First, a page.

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Online furniture store November 1, 2007 at 9:15 am

You made an important point, it should be made easy to register and get involved. Often the whole hassle of logging in, filling out a form or giving details, tends to put people off.

Glenn Alvarez November 2, 2007 at 8:59 am

hi, you are right customers are the main source of business. If they are happy then only you can be happy too.
Thanx for the wonderful piece of advice.

Good Day

Hirsutism November 2, 2007 at 9:02 am

Very nice article. I love the way you explain so well, how one should deal with it’s members. I totally agree with you, it’s very important to keep your members happy, for them to visit your blog often.

Mike November 3, 2007 at 3:03 am

I just started a new forum so I am going to have to do everything and anything to get people to sign up and start posting. I don’t want to pay people to post, but I suppose I will have to do some posts myself to get things moving.

Smiley November 3, 2007 at 2:57 pm

You don’t sound too enthusiastic about making posts yourself, Mike.. Martin has a helpful article for you to read entitled ‘your community should be your passion’ or something along those lines ;)

Martin Reed - Blog Author November 5, 2007 at 3:42 pm

Reena – You’re right. I am a firm believer in ensuring as much of your content as possible is accessible without registering. I covered this in an article entitled ‘Should you allow lurkers to view forum posts?‘.

Glenn – That’s definitely a good way of looking at things. If your customers (members) are happy, then you will be happy, too.

Hirsutism – Thanks for your kind comment, I am glad you enjoyed the article.

What is your real name, by the way?

MikeM – I have taken a quick look at your forum and you have made many mistakes which I have offered advice about on this blog. You still have the default theme, you have too many categories, and you have no content.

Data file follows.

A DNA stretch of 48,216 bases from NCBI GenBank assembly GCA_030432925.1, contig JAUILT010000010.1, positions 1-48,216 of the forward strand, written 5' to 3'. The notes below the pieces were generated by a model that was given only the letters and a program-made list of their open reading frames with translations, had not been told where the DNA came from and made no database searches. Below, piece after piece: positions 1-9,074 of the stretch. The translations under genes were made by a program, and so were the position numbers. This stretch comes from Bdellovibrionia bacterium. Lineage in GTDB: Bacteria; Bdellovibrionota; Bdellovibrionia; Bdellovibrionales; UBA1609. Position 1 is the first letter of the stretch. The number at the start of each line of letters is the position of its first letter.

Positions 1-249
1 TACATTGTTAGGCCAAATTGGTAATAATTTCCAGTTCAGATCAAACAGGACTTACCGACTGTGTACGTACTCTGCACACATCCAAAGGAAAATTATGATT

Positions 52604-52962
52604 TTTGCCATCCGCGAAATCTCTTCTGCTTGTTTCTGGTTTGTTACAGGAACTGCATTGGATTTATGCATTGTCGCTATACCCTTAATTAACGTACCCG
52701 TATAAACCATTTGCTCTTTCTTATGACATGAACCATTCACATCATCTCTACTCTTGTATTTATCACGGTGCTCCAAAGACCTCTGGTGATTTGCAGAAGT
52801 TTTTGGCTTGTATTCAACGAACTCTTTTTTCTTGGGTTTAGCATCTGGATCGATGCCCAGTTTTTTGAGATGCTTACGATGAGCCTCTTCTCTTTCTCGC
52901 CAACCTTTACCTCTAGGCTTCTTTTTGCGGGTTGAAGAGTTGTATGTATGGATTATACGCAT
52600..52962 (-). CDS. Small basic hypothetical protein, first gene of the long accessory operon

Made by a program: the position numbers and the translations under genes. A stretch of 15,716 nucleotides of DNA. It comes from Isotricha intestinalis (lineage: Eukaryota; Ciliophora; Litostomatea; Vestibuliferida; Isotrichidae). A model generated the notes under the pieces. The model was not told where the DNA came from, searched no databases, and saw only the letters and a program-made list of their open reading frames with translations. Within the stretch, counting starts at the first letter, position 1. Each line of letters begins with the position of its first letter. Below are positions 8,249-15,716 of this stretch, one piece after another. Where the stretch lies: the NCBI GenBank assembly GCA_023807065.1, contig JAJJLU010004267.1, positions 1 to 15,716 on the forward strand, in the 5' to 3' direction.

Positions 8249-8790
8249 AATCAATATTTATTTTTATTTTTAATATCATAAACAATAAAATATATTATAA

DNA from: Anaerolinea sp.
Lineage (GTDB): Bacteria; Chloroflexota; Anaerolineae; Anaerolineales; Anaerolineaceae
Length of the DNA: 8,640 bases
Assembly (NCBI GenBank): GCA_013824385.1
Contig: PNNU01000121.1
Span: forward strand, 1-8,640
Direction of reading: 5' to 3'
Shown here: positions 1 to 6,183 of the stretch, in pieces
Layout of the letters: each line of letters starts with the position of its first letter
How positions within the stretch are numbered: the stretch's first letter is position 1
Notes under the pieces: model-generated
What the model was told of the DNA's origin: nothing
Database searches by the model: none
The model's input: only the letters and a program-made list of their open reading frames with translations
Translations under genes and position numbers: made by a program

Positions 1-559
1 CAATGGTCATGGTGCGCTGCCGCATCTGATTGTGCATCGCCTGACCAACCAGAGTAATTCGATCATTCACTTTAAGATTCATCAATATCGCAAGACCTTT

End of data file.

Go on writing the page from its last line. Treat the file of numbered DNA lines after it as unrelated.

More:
You need to think about the reasons why you have set up your forum? If it is for a reason other than a passion for the subject itself, you will struggle to make your community a success.

Smiley – You’re right, if you don’t have the passion or enthusiasm for your community you are in trouble right from the start!

Marty November 16, 2007 at 2:16 pm

Some really great and important information/points here mate, certainly taught me a few new things. Thanks for the fantastic blog, keep up the great work – everything i head read will certainly help me soon :].

Martin Reed - Blog Author November 16, 2007 at 6:53 pm

Marty – Thanks for your kind comment, I am glad you are finding the blog useful. Keep us updated with your plans.

Helen February 10, 2009 at 8:51 am

Hey Martin, just wondered, have you got any of your articles on The Admin Zone? Was a main source of info and advice about online communities before I came across your blog – might be cool to hook up with them?

Martin Reed - Blog Author February 10, 2009 at 5:00 pm

Helen – I don’t believe I have any articles on The Admin Zone. I prefer to keep my content here, although I do network and contribute to community building discussions on other sites. I might even be a member of that site – I can’t remember. I’ll check it out again, though. Thanks for the reminder!